As fall approaches, a handful of state legislatures are still in session. Most have proposals affecting truckdrivers that remain up in the air.
The most significant issue affecting drivers may be in Ohio, where two identical proposals to eliminate split speeds are under consideration. HB186 and SB94 would eliminate provisions in Ohio law that set up a slower speed for vehicles with a gross weight of more than 8,000 pounds. Intended to improve road safety, each bill is in its respective transportation committee.
Legislation to modify speed limits also remains active in four other states. In Wisconsin, AB147 would push the speed limit for all drivers on the state’s freeways from 65 mph to 70 mph. Oregon’s HB2501 would increase the speed limit of 55 mph for trucks and 65 mph for cars on the state’s freeways to 65 mph and 70 mph, respectively. New York’s S1690 would allow all vehicles to travel at a maximum speed limit of 65 mph on roadways statewide. In addition, Minnesota lawmakers could reopen discussion early next year on SF1248, which would raise the speed limit for all vehicles on the state’s rural two-lane highways from 55 mph to 65 mph only during the day.
California lawmakers are reviewing multiple bills that would impact truckers. AB1767 would raise the weight-based IRP fee in the state. The measure would increase the total fee from $1,700 to $2,420, an increase of 42 percent. Truckers who run all their miles in California would pay the entire fee; those who run part of their miles there would pay based on what percentage of their total miles they run in the state.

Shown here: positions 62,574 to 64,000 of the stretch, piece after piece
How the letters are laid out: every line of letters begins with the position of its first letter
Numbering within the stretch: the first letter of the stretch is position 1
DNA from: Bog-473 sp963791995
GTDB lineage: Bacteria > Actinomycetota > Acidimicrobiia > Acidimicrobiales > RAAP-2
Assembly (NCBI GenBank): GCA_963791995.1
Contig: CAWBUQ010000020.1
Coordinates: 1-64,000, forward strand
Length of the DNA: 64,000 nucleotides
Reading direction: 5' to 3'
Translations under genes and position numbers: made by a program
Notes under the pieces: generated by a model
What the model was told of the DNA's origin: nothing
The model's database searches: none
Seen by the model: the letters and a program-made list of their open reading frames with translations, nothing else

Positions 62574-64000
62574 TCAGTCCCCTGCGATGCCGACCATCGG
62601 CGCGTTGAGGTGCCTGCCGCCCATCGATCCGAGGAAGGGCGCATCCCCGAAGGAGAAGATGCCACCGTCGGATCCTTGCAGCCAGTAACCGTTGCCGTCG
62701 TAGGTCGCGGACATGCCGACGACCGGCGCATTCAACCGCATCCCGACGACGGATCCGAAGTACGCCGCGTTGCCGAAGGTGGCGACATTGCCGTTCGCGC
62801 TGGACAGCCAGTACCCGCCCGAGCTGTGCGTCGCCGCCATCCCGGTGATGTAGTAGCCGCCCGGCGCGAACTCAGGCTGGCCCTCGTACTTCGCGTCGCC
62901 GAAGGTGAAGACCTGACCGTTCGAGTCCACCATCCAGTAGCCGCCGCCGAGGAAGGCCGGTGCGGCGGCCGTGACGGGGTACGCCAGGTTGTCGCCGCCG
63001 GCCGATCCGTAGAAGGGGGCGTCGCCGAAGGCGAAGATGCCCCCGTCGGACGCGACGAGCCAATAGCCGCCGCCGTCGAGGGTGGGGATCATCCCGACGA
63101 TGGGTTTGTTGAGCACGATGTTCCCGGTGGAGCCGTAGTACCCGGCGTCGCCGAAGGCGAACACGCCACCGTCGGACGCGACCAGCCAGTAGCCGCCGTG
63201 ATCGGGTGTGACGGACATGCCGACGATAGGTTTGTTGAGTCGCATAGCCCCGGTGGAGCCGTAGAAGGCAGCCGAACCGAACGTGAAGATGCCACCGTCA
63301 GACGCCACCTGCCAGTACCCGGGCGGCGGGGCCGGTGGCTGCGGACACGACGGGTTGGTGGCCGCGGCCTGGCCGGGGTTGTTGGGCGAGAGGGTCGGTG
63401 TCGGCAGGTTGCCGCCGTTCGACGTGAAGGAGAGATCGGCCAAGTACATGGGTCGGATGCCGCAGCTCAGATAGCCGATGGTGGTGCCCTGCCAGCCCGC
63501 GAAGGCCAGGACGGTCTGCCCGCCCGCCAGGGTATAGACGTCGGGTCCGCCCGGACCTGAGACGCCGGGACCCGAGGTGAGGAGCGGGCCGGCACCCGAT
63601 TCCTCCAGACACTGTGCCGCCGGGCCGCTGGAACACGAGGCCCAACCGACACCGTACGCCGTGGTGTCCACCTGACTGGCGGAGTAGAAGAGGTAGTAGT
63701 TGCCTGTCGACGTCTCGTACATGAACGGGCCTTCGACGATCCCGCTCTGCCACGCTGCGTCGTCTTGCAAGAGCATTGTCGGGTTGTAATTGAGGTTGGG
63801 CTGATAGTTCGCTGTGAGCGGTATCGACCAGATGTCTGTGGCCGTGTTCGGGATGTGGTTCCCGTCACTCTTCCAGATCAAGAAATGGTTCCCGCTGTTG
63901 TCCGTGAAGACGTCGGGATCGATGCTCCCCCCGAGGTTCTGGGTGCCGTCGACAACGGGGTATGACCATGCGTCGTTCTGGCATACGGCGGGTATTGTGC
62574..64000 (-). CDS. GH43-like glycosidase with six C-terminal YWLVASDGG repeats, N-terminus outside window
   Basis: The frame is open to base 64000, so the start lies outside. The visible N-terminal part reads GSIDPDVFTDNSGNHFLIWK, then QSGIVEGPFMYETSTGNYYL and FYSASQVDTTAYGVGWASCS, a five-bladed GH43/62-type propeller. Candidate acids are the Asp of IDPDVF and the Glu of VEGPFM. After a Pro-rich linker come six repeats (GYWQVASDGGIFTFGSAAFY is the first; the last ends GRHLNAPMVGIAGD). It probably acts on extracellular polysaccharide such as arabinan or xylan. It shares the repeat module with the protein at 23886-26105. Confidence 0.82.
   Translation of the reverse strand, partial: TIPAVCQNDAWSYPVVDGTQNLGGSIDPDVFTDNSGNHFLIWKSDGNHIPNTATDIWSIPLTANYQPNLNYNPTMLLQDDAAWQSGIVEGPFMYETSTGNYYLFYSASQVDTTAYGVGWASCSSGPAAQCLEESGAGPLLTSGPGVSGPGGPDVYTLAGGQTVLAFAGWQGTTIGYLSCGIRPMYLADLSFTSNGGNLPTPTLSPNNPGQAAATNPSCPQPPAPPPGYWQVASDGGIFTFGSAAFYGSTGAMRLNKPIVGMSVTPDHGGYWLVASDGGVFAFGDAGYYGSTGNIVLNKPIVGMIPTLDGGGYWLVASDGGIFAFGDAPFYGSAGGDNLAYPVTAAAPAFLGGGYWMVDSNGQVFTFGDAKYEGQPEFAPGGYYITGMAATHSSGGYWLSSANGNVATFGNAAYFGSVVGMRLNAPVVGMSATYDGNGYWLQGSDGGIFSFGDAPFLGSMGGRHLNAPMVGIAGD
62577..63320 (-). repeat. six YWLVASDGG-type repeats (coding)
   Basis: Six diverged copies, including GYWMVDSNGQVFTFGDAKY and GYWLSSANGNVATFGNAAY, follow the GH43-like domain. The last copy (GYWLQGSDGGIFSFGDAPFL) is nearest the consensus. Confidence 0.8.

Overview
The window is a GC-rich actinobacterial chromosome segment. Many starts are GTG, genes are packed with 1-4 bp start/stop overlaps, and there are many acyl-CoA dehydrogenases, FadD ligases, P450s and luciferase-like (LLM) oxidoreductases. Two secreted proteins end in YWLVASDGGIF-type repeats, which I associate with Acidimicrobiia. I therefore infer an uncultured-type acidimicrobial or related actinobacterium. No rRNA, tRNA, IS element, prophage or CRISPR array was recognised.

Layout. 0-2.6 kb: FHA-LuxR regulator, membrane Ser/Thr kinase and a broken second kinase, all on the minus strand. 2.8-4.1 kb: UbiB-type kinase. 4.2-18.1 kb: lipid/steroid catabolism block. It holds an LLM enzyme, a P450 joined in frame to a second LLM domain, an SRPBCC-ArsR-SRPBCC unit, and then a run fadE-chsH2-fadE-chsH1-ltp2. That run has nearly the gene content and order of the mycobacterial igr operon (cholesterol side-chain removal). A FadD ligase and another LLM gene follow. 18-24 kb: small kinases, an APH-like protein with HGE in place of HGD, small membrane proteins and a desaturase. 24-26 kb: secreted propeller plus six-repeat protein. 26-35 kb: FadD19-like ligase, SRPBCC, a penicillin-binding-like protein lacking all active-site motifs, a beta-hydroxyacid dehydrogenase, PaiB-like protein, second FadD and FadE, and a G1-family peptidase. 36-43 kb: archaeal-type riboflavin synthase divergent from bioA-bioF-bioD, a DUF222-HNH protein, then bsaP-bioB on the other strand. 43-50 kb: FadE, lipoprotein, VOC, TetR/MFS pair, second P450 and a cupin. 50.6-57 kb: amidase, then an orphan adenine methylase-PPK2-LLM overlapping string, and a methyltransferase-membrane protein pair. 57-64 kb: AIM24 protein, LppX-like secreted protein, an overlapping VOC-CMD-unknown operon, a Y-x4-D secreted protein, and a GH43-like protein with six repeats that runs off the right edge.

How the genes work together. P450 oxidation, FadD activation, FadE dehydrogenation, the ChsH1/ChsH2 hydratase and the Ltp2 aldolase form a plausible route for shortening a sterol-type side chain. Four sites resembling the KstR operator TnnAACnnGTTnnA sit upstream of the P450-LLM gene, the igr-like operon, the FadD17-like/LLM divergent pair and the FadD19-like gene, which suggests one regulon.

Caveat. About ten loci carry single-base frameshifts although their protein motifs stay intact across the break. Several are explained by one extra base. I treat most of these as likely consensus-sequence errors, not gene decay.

AB845 takes aim at “fly-by-night” household goods movers. The bill targets HHG movers who draw in customers with unrealistically low estimates, then hand the customer a higher bill after the goods are on their way.
Another bill under consideration would prevent anyone other than a truckdriver from using the information in a truck’s onboard data recorders without the trucker’s permission. AB213 was targeted at event data recorders in cars, but it also applies to big rigs.
Pennsylvania and Michigan each have proposals intended to help make roadways safer by targeting aggressive drivers. Legislation in the Keystone State would charge someone with aggressive driving “if the person operates a vehicle in a manner which tends to harass, annoy or alarm another person” while breaking at least two traffic laws. Under HB1240, a penalty of aggressive driving would be a misdemeanor. An aggressive driving conviction for which a victim was badly injured would result in a felony, punishable for at least 90 days in jail and a minimum $1,000 fine.
In Michigan, SB332 would charge someone with aggressive driving if found breaking at least two traffic laws. A conviction of aggressive driving would carry a sentence up to 180 days in jail or a fine up to $2,500, or both.
The offenses that would have to be violated in either state to charge someone with aggressive driving include running a red light, running a stop sign, following too closely, failing to yield right-of-way, illegal passing and racing on a highway.
Also in Michigan, a bill package that would roll back recent increases in Mackinac Bridge tolls and freeze fairs until 2006-2007 has been sent to the governor’s desk.
Idling proposals remain active in New York and Oregon. New York’s S883 would restrict commercial vehicle idling under certain conditions. The bill provides an exception for reefers or when the temperature is below 25 degrees F.
In Oregon, SB823 would cut idling time to five minutes for vehicles weighing more than 8,500 pounds. It would exempt from the idling restriction reefers and trucks with “auxiliary equipment that requires the engine to idle to provide power to the equipment.”
A New Jersey bill – S1399 – would allow sheriffs to weigh, measure and inspect commercial vehicles. The current law relegates weighing and inspections to the State Police. State Police would keep the sole authority to conduct random roadside weight checks.
Michigan, New Jersey, New York and Oregon are scheduled to wrap up their legislative sessions before the end of the year. California, Massachusetts, Minnesota, Ohio, Pennsylvania and Wisconsin won’t wrap up work until sometime next year.
For more information on these and other proposals, visit http://www.ooida.com/Legislative/.
--by Keith Goble, staff writer
Keith Goble can be reached at email@example.com.